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Video Game Review: ‘Prison Break: The Conspiracy’

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CHICAGO – Movie tie-in games have a reputation for being subpar at best and sometimes downright horrendous but the legacy of the blockbuster companion is nothing compared to the cavalcade of gaming crap that has come with our favorite TV shows. Games based on great shows like “The X-Files,” “Lost,” “24,” and “The Sopranos” have been absolute disasters. We can now add “Prison Break” to that list.

HollywoodChicago.com Video Game Rating: 1.0/5.0
Video Game Rating: 1.0/5.0

The press materials that accompanied our review copy of “Prison Break: The Conspiracy” emphasized the fact that the game was made for the fans; as if that would be enough to give its significant flaws a pass. Personally, I think when a game is so clearly intended for hardcore fans that it almost sets the bar higher. This is a companion to something they love and they’ll feel easily ripped off if it doesn’t create the same level of entertainment as its inspiration.

Prison Break: The Conspiracy
Prison Break: The Conspiracy
Photo credit: Deep Silver

For the sake of disclosure - I used to be one of those fans and I’ve seen every single episode of “Prison Break” all the way up to the bitter, ugly end. I even reviewed the atrocious Blu-ray epilogue “Prison Break: The Final Break” that put the nail in this once-great show’s coffin. In a smart move, the creators of “Prison Break: The Conspiracy” use the height of the show - its first season - as its timeline. That’s one of the few smart moves.

Prison Break: The Conspiracy
Prison Break: The Conspiracy
Photo credit: Deep Silver

The arc of the game mirrors the arc of the first season in that you play a prisoner at Fox River Penitentiary who arrives just as the action of Michael Scofield (Wentworth Miller) breaking out innocent brother Lincoln Burrows (Dominic Purcell) is about to go down. So, fan favorites are plentiful including Sucre (Amaury Nolasco), T-Bag (Robert Knepper), Bellick (Wade Williams), C-Note (Rockmond Dunbar), and Abruzzi (Peter Stormare). Wondering which one you play? None of the above.

In the first of many bad decisions, the player takes on the role of a boring new face, a Company agent named Tom Paxton. You have been assigned to infiltrate Fox River and keep an eye on Scofield and Burrows as the action of the first season unfolds. Naturally, keeping an eye on the real action of the show makes for a rather unexciting experience. You loosely become related to the characters of “Prison Break,” interacting with them as they plan out their escape, but you’re mostly an errand boy, reduced to collectible-based missions and horribly designed stealth mechanics that make up the majority of the gameplay in the roughly 8-hour experience.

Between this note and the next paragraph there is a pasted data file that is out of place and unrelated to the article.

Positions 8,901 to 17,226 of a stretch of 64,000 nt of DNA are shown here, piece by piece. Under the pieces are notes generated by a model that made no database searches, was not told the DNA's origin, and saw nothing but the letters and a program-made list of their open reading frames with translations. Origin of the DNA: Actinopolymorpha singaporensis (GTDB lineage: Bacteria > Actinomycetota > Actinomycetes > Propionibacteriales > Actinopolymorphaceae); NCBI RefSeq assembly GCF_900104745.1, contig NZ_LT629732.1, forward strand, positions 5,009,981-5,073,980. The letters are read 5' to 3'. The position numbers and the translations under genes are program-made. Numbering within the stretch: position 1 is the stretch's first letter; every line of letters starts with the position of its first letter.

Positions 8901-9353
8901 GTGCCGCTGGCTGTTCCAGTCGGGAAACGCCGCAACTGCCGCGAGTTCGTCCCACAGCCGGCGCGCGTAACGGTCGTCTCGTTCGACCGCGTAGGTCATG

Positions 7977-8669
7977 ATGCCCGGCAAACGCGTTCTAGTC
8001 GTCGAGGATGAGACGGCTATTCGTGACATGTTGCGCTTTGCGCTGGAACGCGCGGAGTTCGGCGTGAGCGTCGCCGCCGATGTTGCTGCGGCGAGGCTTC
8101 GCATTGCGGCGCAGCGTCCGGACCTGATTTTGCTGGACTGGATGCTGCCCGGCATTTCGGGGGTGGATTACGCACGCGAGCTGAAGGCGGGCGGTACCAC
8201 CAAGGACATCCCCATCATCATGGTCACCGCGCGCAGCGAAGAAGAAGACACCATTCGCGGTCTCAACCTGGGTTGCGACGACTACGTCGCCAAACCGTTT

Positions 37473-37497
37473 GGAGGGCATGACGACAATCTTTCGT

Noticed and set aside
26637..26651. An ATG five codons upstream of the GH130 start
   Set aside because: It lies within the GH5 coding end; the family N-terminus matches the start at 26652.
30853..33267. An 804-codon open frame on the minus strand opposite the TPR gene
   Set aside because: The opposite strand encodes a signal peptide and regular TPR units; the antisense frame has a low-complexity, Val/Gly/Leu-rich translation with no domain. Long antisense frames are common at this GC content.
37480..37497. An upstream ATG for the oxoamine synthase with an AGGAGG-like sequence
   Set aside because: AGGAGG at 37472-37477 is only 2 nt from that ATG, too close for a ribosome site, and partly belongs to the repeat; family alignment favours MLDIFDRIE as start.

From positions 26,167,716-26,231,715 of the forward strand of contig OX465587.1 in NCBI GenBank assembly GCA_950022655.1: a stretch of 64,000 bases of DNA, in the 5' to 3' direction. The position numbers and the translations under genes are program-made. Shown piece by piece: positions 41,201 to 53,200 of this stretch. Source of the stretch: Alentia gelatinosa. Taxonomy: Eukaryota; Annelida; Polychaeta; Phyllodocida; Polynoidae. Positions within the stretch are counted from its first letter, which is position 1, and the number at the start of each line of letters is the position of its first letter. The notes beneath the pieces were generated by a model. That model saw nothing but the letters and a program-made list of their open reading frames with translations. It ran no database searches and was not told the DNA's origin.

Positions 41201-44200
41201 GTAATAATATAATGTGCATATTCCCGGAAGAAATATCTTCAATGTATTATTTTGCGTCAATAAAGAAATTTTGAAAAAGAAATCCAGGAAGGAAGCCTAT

Instead of scheming with Michael, you spend almost the entirety of “Prison Break: The Conspiracy” skulking around the prison, trying to stay out of sight of the guards or cameras, to find items to take back to T-Bag, Abruzzi, C-Note, etc. The stealth dynamic is annoying in that it creates a game that constantly feels like it’s stopping and starting. You sneak in, get spotted, restart two seconds earlier, and try again. It’s a very deja vu experience not just in the herky-jerky storytelling that it creates but in that it feels like a style of game they stopped making a decade or so ago.

Prison Break: The Conspiracy
Prison Break: The Conspiracy
Photo credit: Deep Silver

There are some non-stealth elements but they’re no more successful. During the course of the game’s action (or just randomly if you’re bored in the yard), a fight will start up and you’ll be introduced to some of the worst fighting gameplay in years. Hard punch, light punch, block - the gameplay during fights look like something out of last generation’s consoles even more than the stealth elements of the title. And you never develop another weapon or fighting style. This guy can’t even make a shiv?

Most of the game’s graphics are just as hideous as the fighting scenes. “Prison Break: The Conspiracy” is straight-up ugly to look at with horrible facial models and some of the most awkward camera angles of the year to date. Movement is jerky and unrealistic (making the fighting even more annoying) and the environments are repetitive and dull. Who knew there were so many yellow ledges in prison letting you know where to climb and jump?

Worst of all are the quicktime events which are so poorly designed that they seem nearly incomplete. It’s almost impossible to tell when one moment ends and another begins. You know how in “God of War III” or “Heavy Rain,” each quicktime button push feels like it’s tied to an actual character action? Not this time. It’s just random button pushing.

What works about “Prison Break”? Well, it is nice to see some of the characters again, especially voiced by most of the show’s stellar cast. But that’s about it. You need to desperately miss the boys of Fox River to really want to go behind these bars again.

‘Prison Break: The Conspiracy’ was released by Deep Silver and developed by ZootFly. It is rated T (Teen). The version reviewed was for the PS3, but the title is also available for the Xbox 360. It was released on March 30th, 2010.

HollywoodChicago.com content director Brian Tallerico

By BRIAN TALLERICO
Content Director
HollywoodChicago.com
brian@hollywoodchicago.com

Rick's picture

I new they would make it

I new they would make it into a terrible game, its a shame really because it could have been awesome if they got it right. Some1 should make a Shawshank Redemption game in the style of a sandbox game so players can explore and adapt their character how they want.
Thanks for the great review Brian

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